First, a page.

Reflections of Grad School (Round 1)

1 January 2014
3 min read

A lot of people have asked me since I've come back how graduate school is and what differences I see between it and college. Well first off, yes, they are indeed quite different. Especially personally for me, I went from having design as a side passion to my bread and butter. I'm doing it 24/7 in one way or another. That immersive experience can be both challenging (sometimes I can't stand to look at a laptop screen for 24 hours a day) to highly rewarding (designing something that is meaningful to the world).

On a social level, graduate school is an isolating experience. Living in Pittsburgh, in the cold, without a car, is definitely difficult. The commute from home to school and school to home is some of the only time I spend outside. Being immersed in work all the time, it's especially hard to find the time (or even the events) to engage with new people.

On a personal level, graduate school has been a hard transition from undergrad. It is a different kind of lifestyle entirely; one in which you are independent of any real bonds and it's your responsibility/on your initiative to do what you want. If I had lived off-campus during Rice, it might have been an easier transition at least in terms of the cooking and commuting aspects. I also think that finding your identity after college is also a difficult task. It's hard not to talk about yourself in relation to your friends or different events/happenings in college because that was the bubble that you were in for 4 years. After college, you are no longer immersed. It becomes a kind of free-for-all, or other people call it "being an adult".

On an academic level, CMU is obviously a great school. There is a large emphasis on process. This is great because it means that they teach you to think. However, the undergrad's focus is on craft, which is something I would personally really like to work on. Studio and prototyping were two of the most frustrating classes for me, although I got through them. Teaching styles are definitely hard to match with students.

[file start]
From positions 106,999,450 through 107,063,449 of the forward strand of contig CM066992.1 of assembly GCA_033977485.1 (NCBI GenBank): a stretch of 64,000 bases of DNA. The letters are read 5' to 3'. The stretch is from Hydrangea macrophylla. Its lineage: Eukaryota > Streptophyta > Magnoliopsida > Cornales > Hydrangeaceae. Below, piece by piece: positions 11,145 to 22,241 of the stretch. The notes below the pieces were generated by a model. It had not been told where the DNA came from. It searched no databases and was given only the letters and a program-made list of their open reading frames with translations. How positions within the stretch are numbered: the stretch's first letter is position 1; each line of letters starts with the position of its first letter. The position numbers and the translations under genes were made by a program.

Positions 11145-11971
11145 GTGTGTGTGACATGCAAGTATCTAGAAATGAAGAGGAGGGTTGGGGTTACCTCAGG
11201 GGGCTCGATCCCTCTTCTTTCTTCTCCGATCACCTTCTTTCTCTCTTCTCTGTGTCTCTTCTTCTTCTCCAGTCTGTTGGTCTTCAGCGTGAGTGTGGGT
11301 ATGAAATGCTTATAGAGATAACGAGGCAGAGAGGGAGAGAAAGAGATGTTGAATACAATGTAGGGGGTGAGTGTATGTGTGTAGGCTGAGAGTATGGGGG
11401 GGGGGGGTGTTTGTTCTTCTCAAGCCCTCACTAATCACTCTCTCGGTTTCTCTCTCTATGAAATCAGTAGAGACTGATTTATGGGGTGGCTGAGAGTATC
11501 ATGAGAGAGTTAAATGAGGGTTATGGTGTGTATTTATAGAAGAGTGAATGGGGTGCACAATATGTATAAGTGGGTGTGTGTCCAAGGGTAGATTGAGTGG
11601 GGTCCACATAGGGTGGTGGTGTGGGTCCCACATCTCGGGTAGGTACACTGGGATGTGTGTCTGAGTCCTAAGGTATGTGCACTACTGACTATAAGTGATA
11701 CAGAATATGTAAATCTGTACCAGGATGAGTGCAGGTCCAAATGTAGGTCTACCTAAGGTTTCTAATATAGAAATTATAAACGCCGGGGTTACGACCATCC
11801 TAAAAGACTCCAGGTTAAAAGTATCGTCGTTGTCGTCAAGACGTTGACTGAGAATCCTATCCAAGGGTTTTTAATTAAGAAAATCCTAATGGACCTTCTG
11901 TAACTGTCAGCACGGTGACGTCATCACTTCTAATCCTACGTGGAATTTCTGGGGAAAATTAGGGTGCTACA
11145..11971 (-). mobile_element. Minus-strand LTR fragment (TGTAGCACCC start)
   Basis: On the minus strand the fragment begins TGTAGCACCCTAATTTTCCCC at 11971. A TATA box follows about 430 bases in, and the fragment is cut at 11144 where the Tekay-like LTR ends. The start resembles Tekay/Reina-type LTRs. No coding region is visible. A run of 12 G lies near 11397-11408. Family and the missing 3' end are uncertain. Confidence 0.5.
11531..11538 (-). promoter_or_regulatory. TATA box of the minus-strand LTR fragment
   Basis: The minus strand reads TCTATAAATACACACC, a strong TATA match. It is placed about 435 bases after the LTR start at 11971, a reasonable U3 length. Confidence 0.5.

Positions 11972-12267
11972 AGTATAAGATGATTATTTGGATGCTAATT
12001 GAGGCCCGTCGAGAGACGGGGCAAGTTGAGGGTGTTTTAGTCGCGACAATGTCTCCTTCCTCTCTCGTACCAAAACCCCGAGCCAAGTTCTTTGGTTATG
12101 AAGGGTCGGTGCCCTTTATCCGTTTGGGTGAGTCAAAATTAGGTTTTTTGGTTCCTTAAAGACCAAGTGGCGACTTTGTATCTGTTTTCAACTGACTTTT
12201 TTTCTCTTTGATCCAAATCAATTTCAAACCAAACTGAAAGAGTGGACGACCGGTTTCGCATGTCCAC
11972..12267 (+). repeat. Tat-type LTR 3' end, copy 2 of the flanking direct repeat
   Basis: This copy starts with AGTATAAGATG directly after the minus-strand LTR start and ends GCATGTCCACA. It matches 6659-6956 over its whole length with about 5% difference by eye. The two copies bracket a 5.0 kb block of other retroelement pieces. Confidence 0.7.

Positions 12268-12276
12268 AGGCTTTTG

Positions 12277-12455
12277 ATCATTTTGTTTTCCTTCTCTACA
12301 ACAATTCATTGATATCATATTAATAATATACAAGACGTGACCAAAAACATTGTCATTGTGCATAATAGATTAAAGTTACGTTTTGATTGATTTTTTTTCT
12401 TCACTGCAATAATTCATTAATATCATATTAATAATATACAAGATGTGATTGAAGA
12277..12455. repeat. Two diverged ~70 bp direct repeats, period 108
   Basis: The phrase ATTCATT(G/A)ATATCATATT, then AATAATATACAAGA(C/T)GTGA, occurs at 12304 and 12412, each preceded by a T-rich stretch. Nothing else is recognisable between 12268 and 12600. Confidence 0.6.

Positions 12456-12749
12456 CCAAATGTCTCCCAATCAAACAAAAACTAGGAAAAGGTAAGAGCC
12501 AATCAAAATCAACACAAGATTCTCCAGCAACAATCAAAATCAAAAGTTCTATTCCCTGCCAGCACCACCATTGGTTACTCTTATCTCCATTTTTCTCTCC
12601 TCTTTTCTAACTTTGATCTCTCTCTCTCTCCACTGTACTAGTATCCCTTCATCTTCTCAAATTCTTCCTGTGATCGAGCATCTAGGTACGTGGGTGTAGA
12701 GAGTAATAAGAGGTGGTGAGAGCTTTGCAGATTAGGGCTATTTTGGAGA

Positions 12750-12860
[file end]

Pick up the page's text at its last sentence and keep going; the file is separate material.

One thing that I noticed is that in design school we have this tendency to ONLY talk about design- whether we are going out or we are in class. This is great, cause it shows we are passionate and obviously our lives are seeped into design. But on the other hand, I wonder what we will be like after graduate school. Just like after college, are we going to have trouble talking to other people? Are we going to fulfill the elitist-designer-stereotype? It's not intentional, but is it inevitable?

Another thing I've noticed is that everyone in design school is a workaholic. Day, night, sleep, no-sleep, we are always working, fulfilling the graduate-student-stereotype. But as designers (can't use the word creatives or people get antsy), shouldn't we also be experiencing the world we are designing for? As fine arts majors in undergrad, we were constantly harangued about going out into Houston and experiencing the cultural scene. However, in Pittsburgh, I have not been encouraged to go out once (except for taking photos for a project). I find this a very odd perspective for a school who boasts of human-centered design.

With all that said, I can't believe that my first semester of graduate school is already over. It was a whirlwind experience- I can only remember bits and parts at times. I'm glad that my gamble with grad school did pay off. While the beginning of this year were the 3 most stressful months of my life, I'm glad that I ended up in Pittsburgh (I will say that I have learned to dress more fashionably in winter wear in the last two months). 2013 whizzed by, and I hope that 2014 is filled with happy memories.

Tagged: gradlife

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